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The Netbook Newbie's Guide to Linux

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Linux

Episode 5 I opened up my Acer Aspire One again after a prolonged interval while I was involved in a very different project and was puzzled to discover that Live Update was offering me a "Bluetooth patch". It's not just that the hardware doesn't have Bluetooth - that's easily fixed by plugging in a dongle - but even if you do plug in a dongle, the operating system remains blissfully ignorant of it. I assumed this was because there's no Bluetooth support in the kernel supplied with the AA1's version of Linpus.

I decided to install the update anyway - with some reservations: see Is it Evil. The standard Linux Bluetooth software suite is Bluez, and presumably the Acer offering was based on this, so with hope rising in my heart I plugged in my subminiature Bluetooth dongle. You can pick these little fellers up in Maplins for around £20, but my preference was for an eBay purchase, which cost me all of £3.40 - including delivery!

When these things are conferring happily with the operating system a tiny blue light flashes in the depth of their being. The light can be faint, and you might need to cup your hands over the device to see it, but it's there. I cupped and peered. Alas, there was no blue light. Damn.

rest here




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today's leftovers

Linux and Graphics

Security Leftovers

  • Cockpit 0.104
    Cockpit is the modern Linux admin interface. There’s a new release every week. Here are the highlights from this weeks 0.104 release.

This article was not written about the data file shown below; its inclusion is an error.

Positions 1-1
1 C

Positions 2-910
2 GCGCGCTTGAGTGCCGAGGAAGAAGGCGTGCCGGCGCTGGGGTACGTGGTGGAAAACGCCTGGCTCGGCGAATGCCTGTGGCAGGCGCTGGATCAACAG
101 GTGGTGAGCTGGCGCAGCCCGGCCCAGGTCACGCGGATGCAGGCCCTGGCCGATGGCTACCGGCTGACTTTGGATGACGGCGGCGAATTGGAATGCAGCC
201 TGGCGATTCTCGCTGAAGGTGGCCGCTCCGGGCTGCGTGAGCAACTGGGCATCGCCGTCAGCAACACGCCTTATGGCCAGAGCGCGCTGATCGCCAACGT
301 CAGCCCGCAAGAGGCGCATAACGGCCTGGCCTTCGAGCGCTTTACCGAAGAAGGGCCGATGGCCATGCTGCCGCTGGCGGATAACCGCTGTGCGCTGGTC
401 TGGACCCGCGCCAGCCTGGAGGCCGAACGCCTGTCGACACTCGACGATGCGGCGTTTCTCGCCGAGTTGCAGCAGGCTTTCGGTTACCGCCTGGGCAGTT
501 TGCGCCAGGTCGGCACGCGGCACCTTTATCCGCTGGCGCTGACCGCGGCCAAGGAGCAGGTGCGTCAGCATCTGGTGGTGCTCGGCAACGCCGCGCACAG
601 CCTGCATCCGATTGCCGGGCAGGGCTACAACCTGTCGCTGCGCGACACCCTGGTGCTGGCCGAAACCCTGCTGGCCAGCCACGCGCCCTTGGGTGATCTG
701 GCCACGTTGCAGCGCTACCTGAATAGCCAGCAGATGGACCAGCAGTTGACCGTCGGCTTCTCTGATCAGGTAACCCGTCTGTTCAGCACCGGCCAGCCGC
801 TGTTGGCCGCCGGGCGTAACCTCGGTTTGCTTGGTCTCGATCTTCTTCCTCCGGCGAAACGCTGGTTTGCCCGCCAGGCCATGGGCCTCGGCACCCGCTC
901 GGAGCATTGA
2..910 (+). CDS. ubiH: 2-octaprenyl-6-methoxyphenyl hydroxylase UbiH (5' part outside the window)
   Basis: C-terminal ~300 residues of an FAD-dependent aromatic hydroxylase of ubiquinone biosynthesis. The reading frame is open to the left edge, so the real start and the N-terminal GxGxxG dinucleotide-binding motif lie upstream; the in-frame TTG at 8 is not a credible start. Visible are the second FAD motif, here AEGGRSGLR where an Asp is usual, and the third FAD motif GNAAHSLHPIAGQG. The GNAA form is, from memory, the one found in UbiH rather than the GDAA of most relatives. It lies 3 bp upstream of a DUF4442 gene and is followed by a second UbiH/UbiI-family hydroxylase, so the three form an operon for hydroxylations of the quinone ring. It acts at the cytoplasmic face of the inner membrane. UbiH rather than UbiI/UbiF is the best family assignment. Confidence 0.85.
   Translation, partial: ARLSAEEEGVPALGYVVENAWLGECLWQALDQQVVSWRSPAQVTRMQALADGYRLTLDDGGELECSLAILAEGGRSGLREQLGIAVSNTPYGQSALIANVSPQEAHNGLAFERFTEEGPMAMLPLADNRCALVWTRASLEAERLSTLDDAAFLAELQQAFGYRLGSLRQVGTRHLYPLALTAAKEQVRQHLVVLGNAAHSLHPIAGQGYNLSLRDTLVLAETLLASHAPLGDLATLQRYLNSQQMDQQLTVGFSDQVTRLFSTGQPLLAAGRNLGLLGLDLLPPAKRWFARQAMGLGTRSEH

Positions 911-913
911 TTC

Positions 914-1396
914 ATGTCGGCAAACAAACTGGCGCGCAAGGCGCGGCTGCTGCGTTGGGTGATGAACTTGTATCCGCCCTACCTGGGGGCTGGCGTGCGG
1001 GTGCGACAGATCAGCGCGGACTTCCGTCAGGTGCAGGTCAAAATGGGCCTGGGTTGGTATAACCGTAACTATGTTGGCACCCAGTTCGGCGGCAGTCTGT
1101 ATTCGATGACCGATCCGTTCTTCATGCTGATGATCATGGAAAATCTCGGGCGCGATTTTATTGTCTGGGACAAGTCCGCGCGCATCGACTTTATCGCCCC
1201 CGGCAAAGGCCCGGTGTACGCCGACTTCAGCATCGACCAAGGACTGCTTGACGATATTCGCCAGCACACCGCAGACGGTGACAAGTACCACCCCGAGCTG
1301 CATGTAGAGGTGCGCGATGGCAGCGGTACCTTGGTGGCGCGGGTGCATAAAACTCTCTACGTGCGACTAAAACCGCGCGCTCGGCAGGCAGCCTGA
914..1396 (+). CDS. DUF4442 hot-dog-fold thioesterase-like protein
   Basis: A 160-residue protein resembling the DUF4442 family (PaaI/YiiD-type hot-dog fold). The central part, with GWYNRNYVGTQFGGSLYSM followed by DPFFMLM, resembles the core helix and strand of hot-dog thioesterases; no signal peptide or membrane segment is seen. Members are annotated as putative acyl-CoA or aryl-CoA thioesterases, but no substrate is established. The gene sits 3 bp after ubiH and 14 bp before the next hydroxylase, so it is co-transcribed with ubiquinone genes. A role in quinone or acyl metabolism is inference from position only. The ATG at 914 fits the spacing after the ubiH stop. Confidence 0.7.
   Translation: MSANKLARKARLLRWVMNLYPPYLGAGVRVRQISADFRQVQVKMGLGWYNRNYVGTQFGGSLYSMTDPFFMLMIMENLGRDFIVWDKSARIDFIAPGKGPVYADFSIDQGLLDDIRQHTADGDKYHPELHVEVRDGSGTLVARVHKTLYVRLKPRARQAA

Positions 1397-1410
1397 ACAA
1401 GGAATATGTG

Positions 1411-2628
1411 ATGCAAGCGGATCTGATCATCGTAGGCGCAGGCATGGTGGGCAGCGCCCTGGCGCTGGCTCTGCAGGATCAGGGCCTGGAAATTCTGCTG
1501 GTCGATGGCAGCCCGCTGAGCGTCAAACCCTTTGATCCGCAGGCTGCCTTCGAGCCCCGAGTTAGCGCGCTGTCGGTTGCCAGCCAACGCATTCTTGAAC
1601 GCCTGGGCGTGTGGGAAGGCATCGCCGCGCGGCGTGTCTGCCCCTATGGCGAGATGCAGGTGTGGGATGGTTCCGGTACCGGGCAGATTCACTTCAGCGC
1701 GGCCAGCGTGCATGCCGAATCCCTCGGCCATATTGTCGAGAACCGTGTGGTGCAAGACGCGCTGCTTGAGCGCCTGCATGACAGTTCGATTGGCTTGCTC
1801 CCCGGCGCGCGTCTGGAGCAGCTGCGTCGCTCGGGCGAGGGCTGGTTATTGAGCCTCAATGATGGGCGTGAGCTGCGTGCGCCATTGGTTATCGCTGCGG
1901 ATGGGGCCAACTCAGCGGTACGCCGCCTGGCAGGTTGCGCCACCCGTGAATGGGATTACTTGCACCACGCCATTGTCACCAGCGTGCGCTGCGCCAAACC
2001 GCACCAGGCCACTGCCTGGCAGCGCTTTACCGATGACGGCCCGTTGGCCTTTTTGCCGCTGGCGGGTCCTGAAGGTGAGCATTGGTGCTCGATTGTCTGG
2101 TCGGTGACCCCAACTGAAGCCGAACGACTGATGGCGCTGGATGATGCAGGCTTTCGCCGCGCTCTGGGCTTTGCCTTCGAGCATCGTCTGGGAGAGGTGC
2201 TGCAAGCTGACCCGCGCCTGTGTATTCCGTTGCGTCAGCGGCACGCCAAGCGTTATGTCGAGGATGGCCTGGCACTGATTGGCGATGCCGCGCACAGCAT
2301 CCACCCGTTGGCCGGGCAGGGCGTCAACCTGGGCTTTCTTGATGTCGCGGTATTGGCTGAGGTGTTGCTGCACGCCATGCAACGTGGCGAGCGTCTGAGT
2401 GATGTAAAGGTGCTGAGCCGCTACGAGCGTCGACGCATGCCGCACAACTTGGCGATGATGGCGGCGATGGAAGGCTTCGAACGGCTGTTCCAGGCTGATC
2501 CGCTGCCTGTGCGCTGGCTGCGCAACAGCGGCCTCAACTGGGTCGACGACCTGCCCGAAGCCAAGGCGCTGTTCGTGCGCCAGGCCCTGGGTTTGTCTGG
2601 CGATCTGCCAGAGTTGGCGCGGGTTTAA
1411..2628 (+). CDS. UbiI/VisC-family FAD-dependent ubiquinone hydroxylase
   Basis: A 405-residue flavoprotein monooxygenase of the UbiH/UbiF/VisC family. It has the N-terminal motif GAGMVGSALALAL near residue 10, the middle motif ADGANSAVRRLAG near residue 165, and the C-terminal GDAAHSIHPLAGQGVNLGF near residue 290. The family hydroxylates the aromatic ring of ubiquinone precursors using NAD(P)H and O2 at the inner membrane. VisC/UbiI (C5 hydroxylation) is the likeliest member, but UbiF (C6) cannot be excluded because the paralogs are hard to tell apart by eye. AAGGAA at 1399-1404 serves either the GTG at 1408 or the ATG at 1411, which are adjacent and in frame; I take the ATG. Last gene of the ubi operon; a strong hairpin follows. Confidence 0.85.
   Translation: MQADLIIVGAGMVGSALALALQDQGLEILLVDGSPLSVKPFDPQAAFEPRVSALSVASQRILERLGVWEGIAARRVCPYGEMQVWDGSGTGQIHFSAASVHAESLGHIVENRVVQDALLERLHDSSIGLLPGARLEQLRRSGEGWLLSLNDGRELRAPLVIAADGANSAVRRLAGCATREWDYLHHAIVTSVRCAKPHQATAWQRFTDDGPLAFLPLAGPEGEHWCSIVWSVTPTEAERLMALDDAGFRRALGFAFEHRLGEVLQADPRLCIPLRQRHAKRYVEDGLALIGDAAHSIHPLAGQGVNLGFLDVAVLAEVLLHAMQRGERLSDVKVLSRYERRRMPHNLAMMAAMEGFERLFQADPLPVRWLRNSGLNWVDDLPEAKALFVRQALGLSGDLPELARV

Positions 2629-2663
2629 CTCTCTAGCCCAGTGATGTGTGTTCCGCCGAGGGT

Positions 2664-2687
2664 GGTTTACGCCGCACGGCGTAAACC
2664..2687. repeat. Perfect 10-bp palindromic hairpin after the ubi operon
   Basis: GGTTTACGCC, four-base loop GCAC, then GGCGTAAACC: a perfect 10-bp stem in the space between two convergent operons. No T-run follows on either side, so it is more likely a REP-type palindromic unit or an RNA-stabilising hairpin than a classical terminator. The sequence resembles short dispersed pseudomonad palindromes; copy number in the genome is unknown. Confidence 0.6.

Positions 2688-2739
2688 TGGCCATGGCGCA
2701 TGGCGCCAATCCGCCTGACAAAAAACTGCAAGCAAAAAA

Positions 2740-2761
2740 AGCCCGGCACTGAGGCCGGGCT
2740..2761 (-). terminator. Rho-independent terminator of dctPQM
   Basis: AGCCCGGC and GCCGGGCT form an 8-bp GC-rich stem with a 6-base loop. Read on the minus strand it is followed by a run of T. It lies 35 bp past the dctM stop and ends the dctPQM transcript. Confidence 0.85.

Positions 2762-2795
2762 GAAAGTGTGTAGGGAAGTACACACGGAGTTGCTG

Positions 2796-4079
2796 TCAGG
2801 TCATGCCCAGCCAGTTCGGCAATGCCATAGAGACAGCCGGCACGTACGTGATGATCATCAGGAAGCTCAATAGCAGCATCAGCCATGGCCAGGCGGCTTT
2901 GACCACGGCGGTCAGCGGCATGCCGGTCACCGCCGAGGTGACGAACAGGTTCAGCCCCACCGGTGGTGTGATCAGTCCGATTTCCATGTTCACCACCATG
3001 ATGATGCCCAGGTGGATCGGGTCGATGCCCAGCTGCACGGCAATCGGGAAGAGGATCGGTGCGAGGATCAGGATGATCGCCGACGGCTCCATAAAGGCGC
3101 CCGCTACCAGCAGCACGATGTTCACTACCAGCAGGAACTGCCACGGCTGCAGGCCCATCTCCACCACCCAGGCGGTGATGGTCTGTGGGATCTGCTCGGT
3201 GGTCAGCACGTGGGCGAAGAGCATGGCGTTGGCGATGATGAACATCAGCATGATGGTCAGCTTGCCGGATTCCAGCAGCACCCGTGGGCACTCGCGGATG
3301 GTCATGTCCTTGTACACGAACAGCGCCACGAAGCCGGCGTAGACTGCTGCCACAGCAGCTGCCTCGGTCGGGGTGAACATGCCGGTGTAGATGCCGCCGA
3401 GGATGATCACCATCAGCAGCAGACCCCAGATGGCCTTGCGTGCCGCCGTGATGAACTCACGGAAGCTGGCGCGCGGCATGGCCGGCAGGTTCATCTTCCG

• FFmpeg 3.0.2 "Einstein" Multimedia Framework Released with Updated Components
    Today, April 28, 2016, the development team behind the popular FFmpeg open-source and cross-platform multimedia framework has released the second maintenance release in the stable FFmpeg 3.0 "Einstein" series. FFmpeg 3.0 was a massive release announced in mid-February, which brought in numerous existing changes, including support for decoding and encoding Common Encryption (CENC) MP4 files, support for decoding DXV streams, as well as support for decoding Screenpresso SPV1 streams.
  • Using bubblewrap in xdg-app
    At the core of xdg-app is a small helper binary that uses Linux features like namespaces to set up sandbox for the application. The main difference between this helper and a full-blown container system is that it runs entirely as the user. It does not require root privileges, and can never allow you to get access to things you would not otherwise have.
  • Build System Fallbacks
    If you are using Builder from git (such as via jhbuild) or from the gnome-builder-3-20 branch (what will become 3.20.4) you can use Builder with the fallback build system. This is essentially our “NULL” build system and has been around forever. But today, these branches learned something so stupidly obvious I’m ashamed I didn’t do it 6 months ago when implementing Build Configurations.
  • Node.js version 6 is now available